History | Women of the African Diaspora
H650 | 10068 | A. Myers


A portion of the above class reserved for majors
Above class open to graduates only

Over the last decade, the concept of a “Black Atlantic” or “African
Diaspora” has become a powerful theoretical and ideological
construct in the academic world. What, however, makes scholars
believe that residents of vastly differing nations, who speak a
multitude of languages and practice oft-conflicting faith systems,
are members of a global community? What common factors draw such
disparate peoples together, and what unique local experiences
prevent scholars from entirely subsuming those they study into one
common category? Is it color, enduring institutions of family or
food-ways, the specter of slavery, or something else altogether that
binds together black people worldwide? Or is it perhaps nothing more
than our own yearning for community that makes us see connections
where there are none?

Using these questions as our backdrop, we will spend the semester
analyzing classic and current historical scholarship on black women
from various regions of the Diaspora. Our readings will take us from
Canada and the United States to Mexico and the Caribbean, from
Spanish-speaking Latin America to Brazil, and from England to the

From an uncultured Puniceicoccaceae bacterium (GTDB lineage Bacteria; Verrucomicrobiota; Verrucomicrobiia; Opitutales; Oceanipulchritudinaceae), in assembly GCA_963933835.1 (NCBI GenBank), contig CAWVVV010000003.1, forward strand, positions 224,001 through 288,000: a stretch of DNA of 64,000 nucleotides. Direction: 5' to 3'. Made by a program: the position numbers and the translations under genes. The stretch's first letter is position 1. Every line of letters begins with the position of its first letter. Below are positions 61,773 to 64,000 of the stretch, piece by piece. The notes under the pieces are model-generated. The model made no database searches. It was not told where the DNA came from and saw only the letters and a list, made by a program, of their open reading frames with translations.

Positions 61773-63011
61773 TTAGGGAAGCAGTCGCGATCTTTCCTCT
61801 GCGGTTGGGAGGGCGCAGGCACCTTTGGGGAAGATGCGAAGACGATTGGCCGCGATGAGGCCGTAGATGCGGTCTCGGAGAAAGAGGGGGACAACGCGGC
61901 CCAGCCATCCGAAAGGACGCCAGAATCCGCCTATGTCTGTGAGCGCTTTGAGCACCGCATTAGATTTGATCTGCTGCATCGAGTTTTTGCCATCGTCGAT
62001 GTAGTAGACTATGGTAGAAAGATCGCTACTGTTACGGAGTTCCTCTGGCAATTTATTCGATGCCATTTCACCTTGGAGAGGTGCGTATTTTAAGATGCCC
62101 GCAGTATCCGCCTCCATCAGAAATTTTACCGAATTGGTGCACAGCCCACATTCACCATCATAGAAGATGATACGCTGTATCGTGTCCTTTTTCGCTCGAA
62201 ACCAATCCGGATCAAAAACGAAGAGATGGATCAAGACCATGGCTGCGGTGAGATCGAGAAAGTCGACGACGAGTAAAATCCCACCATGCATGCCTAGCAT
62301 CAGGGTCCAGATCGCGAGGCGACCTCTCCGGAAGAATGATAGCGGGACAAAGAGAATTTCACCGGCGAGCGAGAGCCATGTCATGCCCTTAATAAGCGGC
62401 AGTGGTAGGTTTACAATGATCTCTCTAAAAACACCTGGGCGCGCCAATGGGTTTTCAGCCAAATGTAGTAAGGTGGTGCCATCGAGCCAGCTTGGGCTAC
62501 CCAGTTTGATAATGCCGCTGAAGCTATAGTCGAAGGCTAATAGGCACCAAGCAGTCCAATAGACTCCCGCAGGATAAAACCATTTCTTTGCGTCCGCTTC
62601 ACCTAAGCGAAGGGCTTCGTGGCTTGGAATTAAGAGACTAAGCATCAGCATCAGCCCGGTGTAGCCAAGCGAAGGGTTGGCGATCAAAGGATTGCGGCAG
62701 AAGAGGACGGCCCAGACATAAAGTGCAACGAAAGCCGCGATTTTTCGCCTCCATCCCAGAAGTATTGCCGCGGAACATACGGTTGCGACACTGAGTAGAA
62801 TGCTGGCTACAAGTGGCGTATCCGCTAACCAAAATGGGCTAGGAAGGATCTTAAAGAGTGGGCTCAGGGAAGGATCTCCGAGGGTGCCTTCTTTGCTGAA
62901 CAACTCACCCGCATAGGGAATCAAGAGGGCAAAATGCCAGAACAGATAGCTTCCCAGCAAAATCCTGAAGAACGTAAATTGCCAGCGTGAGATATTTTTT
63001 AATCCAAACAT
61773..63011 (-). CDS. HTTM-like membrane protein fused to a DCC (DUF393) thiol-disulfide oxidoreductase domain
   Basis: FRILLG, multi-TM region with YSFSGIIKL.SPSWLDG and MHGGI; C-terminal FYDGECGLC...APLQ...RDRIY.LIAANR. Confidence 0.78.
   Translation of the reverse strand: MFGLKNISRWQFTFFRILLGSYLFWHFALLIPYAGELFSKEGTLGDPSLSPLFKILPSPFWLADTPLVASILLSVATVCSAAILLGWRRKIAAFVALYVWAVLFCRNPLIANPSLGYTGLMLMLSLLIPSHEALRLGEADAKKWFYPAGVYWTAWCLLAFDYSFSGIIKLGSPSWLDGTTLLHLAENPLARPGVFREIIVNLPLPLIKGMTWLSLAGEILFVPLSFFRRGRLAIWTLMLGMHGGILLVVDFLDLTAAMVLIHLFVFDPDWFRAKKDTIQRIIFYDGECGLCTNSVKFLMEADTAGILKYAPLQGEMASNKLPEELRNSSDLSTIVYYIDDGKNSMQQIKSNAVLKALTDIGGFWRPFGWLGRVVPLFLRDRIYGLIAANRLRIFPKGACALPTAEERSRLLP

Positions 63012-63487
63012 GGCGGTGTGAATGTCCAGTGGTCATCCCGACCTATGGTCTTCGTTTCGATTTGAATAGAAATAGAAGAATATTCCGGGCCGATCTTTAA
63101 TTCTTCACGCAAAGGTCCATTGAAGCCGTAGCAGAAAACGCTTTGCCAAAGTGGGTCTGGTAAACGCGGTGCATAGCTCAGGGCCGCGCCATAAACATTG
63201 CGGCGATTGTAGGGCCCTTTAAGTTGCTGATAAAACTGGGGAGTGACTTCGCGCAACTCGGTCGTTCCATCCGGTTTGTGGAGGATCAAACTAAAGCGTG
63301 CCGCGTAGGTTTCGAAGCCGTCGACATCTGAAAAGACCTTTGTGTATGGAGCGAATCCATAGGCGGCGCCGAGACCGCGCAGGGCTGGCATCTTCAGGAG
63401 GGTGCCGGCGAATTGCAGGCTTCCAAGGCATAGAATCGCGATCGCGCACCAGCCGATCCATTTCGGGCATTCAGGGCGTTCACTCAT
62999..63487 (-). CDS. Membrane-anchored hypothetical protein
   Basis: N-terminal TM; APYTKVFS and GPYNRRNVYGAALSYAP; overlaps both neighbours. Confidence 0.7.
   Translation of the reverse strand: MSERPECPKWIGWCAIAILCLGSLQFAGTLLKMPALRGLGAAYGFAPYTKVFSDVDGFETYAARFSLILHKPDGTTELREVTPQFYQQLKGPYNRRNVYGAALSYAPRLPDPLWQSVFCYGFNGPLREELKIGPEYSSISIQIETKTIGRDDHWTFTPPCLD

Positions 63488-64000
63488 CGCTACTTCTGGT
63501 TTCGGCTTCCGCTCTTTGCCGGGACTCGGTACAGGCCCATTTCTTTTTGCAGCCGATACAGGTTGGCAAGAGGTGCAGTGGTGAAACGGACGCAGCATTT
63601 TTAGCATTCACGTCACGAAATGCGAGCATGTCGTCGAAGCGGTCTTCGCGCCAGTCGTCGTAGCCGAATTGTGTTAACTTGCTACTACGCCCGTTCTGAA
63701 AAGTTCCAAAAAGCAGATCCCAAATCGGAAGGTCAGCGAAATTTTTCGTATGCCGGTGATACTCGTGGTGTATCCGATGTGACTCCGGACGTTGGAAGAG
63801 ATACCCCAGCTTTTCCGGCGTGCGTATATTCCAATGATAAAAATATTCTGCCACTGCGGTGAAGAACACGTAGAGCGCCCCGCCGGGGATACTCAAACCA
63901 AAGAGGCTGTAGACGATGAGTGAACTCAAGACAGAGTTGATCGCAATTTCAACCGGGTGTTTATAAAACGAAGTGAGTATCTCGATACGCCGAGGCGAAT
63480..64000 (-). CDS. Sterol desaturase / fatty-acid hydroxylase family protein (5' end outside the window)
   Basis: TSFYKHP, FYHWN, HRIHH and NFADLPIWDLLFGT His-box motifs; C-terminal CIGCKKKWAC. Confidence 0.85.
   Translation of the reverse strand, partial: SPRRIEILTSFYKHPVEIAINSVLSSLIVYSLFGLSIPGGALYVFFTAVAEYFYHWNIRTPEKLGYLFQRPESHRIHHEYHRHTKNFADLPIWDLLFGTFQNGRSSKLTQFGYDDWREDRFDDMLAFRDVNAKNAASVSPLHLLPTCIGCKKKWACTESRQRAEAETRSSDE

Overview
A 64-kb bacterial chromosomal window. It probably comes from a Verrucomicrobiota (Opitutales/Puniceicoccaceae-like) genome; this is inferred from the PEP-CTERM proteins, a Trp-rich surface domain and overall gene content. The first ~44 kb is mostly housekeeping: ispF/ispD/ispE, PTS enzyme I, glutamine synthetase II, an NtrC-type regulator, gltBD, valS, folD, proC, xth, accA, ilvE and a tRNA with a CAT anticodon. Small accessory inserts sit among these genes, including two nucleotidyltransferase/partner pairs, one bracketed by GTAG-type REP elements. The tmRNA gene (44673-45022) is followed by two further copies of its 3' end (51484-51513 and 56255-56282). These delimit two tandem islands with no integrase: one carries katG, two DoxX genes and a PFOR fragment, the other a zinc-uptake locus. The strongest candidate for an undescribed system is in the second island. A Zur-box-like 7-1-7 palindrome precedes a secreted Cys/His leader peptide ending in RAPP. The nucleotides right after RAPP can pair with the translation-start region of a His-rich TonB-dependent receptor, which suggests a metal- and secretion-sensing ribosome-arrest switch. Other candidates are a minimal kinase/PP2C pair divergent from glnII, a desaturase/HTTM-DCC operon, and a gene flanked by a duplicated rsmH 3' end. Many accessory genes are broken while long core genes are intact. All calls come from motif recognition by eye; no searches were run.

African Continent. The literature, both theoretical and topical,
will encompass a lengthy span of time, challenging us to compare and
contrast black women’s lives from before the era of African and
European contact, through the creation of an Atlantic World, to the
revolutions and rebellions of the 19th century, and then the
struggles of the post-colonial age. The goal will be to consider
both the similar and the unique historical conditions under which
black women labored for self-definition and autonomy in these
disparate yet often connected regions of the world. By placing black
women at the center of our examination, we will strive to better
understand the ways in which raced and gendered identities have been
invented and reinvented in a global context, and then articulate and
appreciate the ways in which black women’s lives both connect and
diverge across time, space and place.